(Names in announcement: Isaac Keefer, John Mullenix, John Bessner)
(Column 01)Summary: The paper criticizes the town council for beginning a street-levelling project to deal with rises that are only inches in elevation. "We wonder who pays for all this. Can the tax-ridden people tell?"Methodist Festival
(Column 02)Summary: The First Methodist Church held a festival in Repository Hall. Attendance was inconsistent, but the church managed to raise $200.Bible Society Agent
(Column 02)Summary: The Franklin County Bible Society Agent visited 481 families during the month of May. He found 47 families without Bibles and 67 without any religious affiliation. "The names of those families have been handed to the Ministers in charge of congregations in this town, their church predilections having been ascertained by the agent." One hotel needed 15 Bibles for its bedrooms. "The agent's work is, in an important sense, missionary, and long since, should have been looked after by the Christian Churches of this place."A Word to Justices of the Peace
(Column 02)Summary: The paper reminds justices of the peace that they must give the district attorney transcripts of all criminal cases within five days after charging anyone with a crime.Sabbath School Tracts
(Column 02)Summary: J. H. Cruzen, agent of the American Tract Society, is visiting the towns along the Cumberland Valley Railroad to supply families and Sunday Schools with their publications. Students and pastors of Sunday Schools may purchase tracts at a 10% discount.Copper Ore Specimens
(Column 02)Summary: D. B. Russell of Waynesboro unearthed some nice specimens of copper ore from the land he purchased from the heirs of Mr. Watson. The land lies near Monterey Springs.Horticultural Fair and Festival
(Names in announcement: D. B. Russell)
(Column 02)Summary: The Franklin County Horticultural Society will hold an exhibition and strawberry festival in Repository Hall on June 10th and 11th. A large variety of plants will be on display and fruit, cake, and ice cream will be served. The paper urges citizens to participate and help uphold Franklin's reputation as a fruit-growing capital. The Rev. P. S. Davis will speak on flowers, and music will entertain guests.Decoration Day in Greencastle
(Names in announcement: P. S. Davis)
(Column 03)Summary: Gives an account of the events at Decoration Day in Greencastle, mainly speeches and flowers placed on gravestones.
(Names in announcement: John D. DeGolley, Rev. Whetstone, Rev. S. N. Callender, Rev. J. X. Quigley, W. U. Brewer)Full Text of Article:Appointments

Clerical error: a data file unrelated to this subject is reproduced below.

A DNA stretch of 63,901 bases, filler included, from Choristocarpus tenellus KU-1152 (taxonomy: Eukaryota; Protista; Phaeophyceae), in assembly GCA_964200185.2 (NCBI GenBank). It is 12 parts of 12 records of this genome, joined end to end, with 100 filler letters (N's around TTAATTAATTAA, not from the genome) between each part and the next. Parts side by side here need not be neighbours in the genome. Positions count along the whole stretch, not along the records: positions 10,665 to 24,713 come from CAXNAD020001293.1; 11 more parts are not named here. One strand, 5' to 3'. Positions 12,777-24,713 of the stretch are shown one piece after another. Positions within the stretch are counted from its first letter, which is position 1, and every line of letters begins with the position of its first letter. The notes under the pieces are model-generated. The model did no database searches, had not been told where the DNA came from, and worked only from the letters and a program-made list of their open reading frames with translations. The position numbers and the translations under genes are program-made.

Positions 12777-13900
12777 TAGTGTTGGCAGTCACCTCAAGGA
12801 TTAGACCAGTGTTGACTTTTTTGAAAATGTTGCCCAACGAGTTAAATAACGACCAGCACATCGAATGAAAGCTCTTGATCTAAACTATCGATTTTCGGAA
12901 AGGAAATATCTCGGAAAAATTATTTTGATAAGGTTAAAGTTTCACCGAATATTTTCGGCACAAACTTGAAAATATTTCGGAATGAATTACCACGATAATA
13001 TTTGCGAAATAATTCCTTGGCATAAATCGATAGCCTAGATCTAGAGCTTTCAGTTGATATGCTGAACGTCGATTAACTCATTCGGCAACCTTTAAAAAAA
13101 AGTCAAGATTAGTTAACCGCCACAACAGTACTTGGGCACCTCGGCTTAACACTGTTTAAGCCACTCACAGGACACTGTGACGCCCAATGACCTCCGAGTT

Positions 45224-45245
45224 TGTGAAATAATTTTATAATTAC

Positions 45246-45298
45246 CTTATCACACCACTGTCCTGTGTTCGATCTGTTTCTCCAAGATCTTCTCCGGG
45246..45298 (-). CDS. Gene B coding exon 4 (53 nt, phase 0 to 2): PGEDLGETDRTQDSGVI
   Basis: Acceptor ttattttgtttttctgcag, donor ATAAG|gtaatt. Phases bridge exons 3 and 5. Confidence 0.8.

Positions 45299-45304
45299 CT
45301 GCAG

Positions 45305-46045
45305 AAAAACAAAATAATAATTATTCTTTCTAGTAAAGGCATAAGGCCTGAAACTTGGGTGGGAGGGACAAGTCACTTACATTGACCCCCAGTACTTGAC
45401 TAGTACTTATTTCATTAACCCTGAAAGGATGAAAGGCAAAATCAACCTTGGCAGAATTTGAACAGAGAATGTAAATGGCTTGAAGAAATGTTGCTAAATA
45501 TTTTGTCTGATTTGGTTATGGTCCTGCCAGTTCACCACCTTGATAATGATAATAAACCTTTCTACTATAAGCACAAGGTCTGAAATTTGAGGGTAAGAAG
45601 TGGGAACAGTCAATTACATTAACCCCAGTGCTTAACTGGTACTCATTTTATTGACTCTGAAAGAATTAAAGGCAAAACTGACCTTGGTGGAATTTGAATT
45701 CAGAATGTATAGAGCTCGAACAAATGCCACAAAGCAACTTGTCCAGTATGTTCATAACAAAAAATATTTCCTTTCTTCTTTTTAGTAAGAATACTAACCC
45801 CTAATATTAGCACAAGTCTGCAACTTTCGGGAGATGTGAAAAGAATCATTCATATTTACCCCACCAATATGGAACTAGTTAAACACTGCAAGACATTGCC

The ceremony of decorating the graves of soldiers was observed in Greencastle on the 30th ult. The Valley Echo gives the following account of a portion of the proceedings: "The graves at the White Church Cemetery were first decorated; from thence the column marched to Moss Spring, where John D. DeGolley, Esq., delivered an oration of great force, beauty and power, at the close of which he was heartily congratulated by his friends on his brilliant display of oratorical powers. The Rev. Mr. Whetstone then offered up a prayer. The other exercises through with, in turn, all the graves of soldiers in the different cemeteries were decorated, the Band all the while discoursing beautiful dirges. At Reformed Cemetery, prayer was offered by Rev. S.N. Callender, after which the column reformed and marched to Cedar Hill Cemetery, where Rev. J.X. Quigley offered a fervent prayer, and W. U. Brewer, Esq., delivered the closing address."
(Column 03)Summary: J. G. Schaff lists the times and places at which he will "preach Jesus and the Resurrection" in Franklin County.Married
(Names in announcement: J. G. Schaff)
(Column 06)Summary: John Osterman and Miss Sarah A. Martin, daughter of Alexander Martin and all of Chambersburg, were married on June 7th in the Catholic Church by the Rev. E. T. Field.Married
(Names in announcement: John Osterman, Sarah A. Martin, Alexander Martin, Rev. E. T. Field)
(Column 05)Summary: Dr. T. D. French, formerly of Franklin, married Miss Alice Peale of Vicksburg in Mississippi on May 16th. The Rev. J. E. Wheeler presided.Married
(Names in announcement: Dr. T. D. French, Alice Peale, Rev. J. E. Wheeler)
(Column 05)Summary: Elias Rosenberry and Miss Lizzie Carter, both of Horse Valley, Franklin County, were married on May 26th at the residence of Benjamin Rosenberry.Married
(Names in announcement: Elias Rosenberry, Lizzie Carter, Benjamin Rosenberry)
(Column 05)Summary: Capt. John Glayton of Huntingdon County and Mrs. Elvira Shirey of Greencastle were married on May 17th at the residence of A. G. Postlethwaite by the Rev. W. A. Moore.Died
(Names in announcement: Capt. John Glayton, Elvira Shirey, A. G. Postlethwaite, Rev. W. A. Moore)
(Column 05)Summary: William Henry Smith, son of Henry and Elizabeth Smith, died in Chambersburg on June 4th.Died
(Names in announcement: William Henry Smith, Henry Smith, Elizabeth Smith)
(Column 05)Summary: James Parker died in Orrstown on May 31st.Died
(Names in announcement: James Parker)
(Column 05)Summary: Peter Stake died in Fannett township on May 24th. He was 89 years old.Died
(Names in announcement: Peter Stake)
(Column 05)Summary: Michael Dice died in Letterkenny on May 11th. He was 71 years old.
(Names in announcement: Michael Dice)